In the last two years, James has taken a Cleveland team that was in last place in 2014 to two straight NBA Finals before winning the championship this year.  His mere presence made them a contender along with good players like Irving, Love and J.R. Smith.

Like Jordan, James definitely makes good players around him better. That’s the mark of a great player.

What James did in this year’s Finals was something that even Jordan didn’t accomplish in his storied career.  When the Cavaliers were down 3-1 and teetering on the verge of elimination, James put the team on his back with three straight wins. 

In that stretch of games, he scored 109 points—including two straight 40-point games, 29 assists, and 35 rebounds.

In Game 7, Not only did James have a triple-double with 27 points, 11 assists, and 11 rebounds—He accounted for 52 of the Cavaliers 93 points with a score or an assist. He scored seven of Cleveland’s last 10 points and he had a key shot block against former Philadelphia 76er Andre Iguodala with under two minutes left.

In the Finals, James supplied 52 percent of the Cavs offense with a bucket or an assist.  In last year’s Finals, James was responsible for 62 percent of his team’s points.

When the series ended, James led in every statistical category, points, assists, rebounds, steals and blocked shots.  No one in the history of the NBA Finals, not Jordan, Magic Johnson, Wilt Chamberlain, Jerry West or Larry Bird has ever done that.

That’s a clutch performance for the ages from one of the greatest all-around athletes to play the game.

Now I’m not going to say that James is greater than Jordan or vice-versa.

But I will say that you should appreciate the greatness that’s in front of you because living in the past gets old after awhile.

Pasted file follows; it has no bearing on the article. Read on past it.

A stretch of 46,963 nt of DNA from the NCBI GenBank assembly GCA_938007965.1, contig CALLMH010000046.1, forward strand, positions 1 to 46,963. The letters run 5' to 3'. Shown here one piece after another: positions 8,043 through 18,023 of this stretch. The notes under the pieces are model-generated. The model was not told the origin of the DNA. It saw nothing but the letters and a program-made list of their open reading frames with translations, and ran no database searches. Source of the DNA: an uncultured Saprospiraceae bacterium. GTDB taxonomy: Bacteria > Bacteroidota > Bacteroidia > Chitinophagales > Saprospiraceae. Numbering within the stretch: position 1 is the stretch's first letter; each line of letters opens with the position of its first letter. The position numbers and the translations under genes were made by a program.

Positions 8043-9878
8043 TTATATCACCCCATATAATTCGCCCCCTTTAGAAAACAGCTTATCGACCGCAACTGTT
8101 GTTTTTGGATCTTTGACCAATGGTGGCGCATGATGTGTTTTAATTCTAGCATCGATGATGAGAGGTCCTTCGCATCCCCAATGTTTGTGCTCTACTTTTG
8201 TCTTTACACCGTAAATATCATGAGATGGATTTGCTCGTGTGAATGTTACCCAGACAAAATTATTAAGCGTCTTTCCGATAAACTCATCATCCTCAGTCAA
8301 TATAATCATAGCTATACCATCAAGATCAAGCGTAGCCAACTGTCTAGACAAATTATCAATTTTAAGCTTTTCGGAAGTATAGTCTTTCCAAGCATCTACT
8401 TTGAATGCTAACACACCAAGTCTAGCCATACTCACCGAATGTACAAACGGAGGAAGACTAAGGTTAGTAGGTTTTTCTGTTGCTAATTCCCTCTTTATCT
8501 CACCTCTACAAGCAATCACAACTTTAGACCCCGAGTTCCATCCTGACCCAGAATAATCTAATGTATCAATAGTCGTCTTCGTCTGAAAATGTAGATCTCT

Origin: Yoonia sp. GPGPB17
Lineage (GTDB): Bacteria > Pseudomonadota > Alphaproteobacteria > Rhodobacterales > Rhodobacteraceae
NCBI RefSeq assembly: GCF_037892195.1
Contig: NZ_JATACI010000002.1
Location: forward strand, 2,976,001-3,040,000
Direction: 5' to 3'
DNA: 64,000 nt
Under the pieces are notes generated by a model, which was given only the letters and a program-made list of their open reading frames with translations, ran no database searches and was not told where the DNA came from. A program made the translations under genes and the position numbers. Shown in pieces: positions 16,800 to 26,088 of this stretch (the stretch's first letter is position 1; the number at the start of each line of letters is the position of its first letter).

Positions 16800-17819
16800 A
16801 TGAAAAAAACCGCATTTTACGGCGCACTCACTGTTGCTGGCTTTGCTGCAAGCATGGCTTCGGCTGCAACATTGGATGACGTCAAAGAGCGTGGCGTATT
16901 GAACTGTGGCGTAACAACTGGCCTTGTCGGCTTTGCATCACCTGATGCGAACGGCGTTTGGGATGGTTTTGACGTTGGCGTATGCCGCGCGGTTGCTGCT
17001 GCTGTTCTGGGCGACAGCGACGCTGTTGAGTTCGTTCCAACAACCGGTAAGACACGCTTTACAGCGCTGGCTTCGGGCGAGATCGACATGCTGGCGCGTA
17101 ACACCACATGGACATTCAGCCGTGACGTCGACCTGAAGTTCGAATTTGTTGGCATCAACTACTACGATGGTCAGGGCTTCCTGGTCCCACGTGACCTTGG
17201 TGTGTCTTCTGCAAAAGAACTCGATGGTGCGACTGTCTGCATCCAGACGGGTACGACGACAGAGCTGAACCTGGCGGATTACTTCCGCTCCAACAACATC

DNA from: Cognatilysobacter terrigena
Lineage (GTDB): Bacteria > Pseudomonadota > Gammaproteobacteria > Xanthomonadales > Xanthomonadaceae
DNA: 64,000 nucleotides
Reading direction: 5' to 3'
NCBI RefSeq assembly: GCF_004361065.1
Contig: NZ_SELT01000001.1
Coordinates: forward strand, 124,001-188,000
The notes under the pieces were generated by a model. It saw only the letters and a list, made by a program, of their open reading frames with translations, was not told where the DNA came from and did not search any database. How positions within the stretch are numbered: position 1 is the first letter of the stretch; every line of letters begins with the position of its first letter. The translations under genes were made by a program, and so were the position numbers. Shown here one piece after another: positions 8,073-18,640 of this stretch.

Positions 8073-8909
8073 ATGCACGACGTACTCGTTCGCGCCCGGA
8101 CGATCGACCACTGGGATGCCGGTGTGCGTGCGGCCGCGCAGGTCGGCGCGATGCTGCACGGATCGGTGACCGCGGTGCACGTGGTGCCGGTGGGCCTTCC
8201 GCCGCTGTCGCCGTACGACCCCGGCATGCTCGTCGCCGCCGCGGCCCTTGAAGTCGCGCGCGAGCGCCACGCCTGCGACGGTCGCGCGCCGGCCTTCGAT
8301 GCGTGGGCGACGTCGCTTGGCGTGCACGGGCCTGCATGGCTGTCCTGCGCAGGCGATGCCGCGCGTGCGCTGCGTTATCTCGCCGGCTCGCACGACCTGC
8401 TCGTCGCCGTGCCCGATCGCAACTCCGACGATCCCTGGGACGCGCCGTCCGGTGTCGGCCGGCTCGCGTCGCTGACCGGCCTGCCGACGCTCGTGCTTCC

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How Ya Like Me Now: Former Sixer Andre Iguodala Basks in the Glow of a Championship

18 Jun
NBA Finals MVP Andre Iguodala takes questions from reporters after the Golden State Warriors defeated the Cleveland Cavaliers in six games for the NBA crown.  Photo by New York Daily News.com

NBA Finals MVP Andre Iguodala takes questions from reporters after the Golden State Warriors defeated the Cleveland Cavaliers in six games for the NBA crown. Photo by New York Daily News.com

By Chris Murray

For the Chris Murray Report and the Philadelphia Sunday Sun

PHILADELPHIA—When Andre Iguodala was traded to the Denver Nuggets in 2012 as a part of the four-way deal that landed the 76ers Andrew Bynum, most Philly fans said good riddance.

After all, the Sixers were getting a legitimate impact center in Bynum and Iguodala never really panned out as a No. 1 scoring option. At the time, the 76ers and their fans were so giddy about Bynum that they threw him a big party at the National Constitution Center. It was like Andre-who?

It’s funny how things turned out.

Bynum, a man with bum knees, never played a minute in a Sixers uniform. Iguodala, who got traded to the Golden State Warriors a year later, ended up having the last laugh.

On Tuesday night, there was Iguodala holding two trophies—the NBA Finals trophy and the Bill Russell Finals MVP Trophy. The guy the Sixers sent packing a few years ago is now on top of the world with Golden State while his old team has struggled to put out reputable starting five on a nightly basis.